Self-reported milk intolerance in irritable bowel syndrome: what should we believe?

Piero Vernia, Vanessa Marinaro, Fiorenza Argnani, Mauro Di Camillo, Renzo Caprilli
Clinical Nutrition 2004, 23 (5): 996-1000

BACKGROUND & AIMS: The real importance of lactose malabsorption in irritable bowel syndrome (IBS) is still controversial. The aim is to define the relationship between patient perception of milk tolerance/intolerance, lactose malabsorption and abdominal symptoms in IBS.

METHODS: A hydrogen breath test (HBT) after an oral load of lactose was carried out in 475 consecutive IBS patients, diagnosed according to the Rome criteria. Data were analyzed in 201 age- and sex-matched pairs of IBS patients, classified according to self-reported milk tolerance/intolerance. Hydrogen peak and excretion, predominant presenting symptom and the occurrence of symptoms during the test, were evaluated.

RESULTS: The prevalence of positive HBT and the occurrence of symptoms during the test was similar in milk "tolerant" (68.6%, 40.7% respectively) and "intolerant" patients (75.6%, 42.7% respectively), as well as peak (76.4 vs 75.2 ppm) and amount of H2 excreted (57.8 vs. 53.2 ppm/h). The positive predictive value for self-reported milk intolerance was 0.75, and the negative predictive value in regular milk users was 0.31, reflecting the prevalence of lactose malabsorption in the general population more than the awareness of milk tolerance.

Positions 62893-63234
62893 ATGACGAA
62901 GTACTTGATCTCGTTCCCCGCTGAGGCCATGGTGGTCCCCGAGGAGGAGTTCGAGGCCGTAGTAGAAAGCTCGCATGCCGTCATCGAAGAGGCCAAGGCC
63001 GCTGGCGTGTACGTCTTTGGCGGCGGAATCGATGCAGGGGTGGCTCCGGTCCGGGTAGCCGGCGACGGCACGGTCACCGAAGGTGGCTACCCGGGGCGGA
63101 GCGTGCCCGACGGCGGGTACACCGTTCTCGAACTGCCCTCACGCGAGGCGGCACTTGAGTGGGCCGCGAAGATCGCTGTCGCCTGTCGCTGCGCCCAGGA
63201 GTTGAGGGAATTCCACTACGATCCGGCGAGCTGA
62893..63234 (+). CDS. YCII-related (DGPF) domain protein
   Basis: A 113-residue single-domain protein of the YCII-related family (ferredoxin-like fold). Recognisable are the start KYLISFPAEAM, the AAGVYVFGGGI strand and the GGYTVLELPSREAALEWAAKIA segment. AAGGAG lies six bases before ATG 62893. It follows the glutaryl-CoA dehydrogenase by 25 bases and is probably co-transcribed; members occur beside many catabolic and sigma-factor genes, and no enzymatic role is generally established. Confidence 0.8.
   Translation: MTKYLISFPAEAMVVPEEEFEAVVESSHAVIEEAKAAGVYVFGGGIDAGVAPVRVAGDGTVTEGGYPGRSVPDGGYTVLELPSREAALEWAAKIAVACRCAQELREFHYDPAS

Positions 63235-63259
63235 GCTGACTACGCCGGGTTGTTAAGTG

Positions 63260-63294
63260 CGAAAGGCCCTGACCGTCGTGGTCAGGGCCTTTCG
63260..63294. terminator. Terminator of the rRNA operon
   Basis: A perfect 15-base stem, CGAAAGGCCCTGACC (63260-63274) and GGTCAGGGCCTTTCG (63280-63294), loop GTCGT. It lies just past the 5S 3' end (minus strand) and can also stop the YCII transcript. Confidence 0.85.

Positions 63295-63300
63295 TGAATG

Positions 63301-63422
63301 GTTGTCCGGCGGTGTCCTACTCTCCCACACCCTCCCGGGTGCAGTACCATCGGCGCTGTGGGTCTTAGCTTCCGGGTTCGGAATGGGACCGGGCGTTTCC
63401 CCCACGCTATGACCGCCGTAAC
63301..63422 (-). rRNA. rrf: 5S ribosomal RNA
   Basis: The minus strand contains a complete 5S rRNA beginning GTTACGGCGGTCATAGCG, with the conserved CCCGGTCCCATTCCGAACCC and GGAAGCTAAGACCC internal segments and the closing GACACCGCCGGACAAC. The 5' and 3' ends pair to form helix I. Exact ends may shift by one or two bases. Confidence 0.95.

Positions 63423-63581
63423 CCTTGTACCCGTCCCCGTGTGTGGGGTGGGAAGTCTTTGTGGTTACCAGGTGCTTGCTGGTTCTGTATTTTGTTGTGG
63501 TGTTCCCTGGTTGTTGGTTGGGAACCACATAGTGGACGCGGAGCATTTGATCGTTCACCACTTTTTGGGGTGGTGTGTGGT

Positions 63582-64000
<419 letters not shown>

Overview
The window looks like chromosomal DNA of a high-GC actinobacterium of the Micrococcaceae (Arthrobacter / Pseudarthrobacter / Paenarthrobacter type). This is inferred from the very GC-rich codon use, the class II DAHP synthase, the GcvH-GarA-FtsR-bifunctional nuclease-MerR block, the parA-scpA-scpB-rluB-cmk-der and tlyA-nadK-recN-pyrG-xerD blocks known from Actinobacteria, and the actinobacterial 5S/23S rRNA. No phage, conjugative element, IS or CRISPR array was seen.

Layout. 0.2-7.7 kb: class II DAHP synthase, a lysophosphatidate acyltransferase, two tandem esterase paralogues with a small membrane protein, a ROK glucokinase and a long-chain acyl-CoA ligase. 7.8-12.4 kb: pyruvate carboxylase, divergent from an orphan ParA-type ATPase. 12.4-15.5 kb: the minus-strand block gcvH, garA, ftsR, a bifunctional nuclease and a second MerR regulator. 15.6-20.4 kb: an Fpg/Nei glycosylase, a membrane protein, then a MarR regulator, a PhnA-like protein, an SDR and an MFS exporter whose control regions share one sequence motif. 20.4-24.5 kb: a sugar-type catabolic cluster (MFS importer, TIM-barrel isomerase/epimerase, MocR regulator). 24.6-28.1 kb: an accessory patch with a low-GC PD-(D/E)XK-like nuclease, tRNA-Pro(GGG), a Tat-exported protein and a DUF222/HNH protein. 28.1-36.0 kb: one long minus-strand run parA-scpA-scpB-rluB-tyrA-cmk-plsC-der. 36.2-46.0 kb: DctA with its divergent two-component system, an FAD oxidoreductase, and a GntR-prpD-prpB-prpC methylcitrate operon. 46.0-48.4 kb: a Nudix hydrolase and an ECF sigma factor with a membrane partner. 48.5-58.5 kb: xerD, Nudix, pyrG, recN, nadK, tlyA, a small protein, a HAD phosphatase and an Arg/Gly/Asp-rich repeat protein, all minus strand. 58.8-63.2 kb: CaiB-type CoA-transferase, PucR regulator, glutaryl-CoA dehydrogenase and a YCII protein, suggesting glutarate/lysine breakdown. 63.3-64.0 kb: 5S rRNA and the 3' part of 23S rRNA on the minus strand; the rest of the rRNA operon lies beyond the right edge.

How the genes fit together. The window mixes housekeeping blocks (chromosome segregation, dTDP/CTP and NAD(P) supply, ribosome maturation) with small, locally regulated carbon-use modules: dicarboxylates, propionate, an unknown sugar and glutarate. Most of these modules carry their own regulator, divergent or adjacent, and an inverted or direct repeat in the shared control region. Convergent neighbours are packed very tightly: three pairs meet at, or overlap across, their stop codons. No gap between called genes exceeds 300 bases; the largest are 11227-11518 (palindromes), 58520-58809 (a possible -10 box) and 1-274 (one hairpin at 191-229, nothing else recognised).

CONCLUSIONS: In IBS patients, self-reported milk intolerance does not help in identifying lactose malabsorbers. The opposite does not rule out the occurrence of symptoms after a lactose load. Lactose is, indeed, responsible for symptoms in some IBS patients, however, these patients can only be identified by the occurrence of symptoms during the test, and not on the individual perception of milk intolerance.

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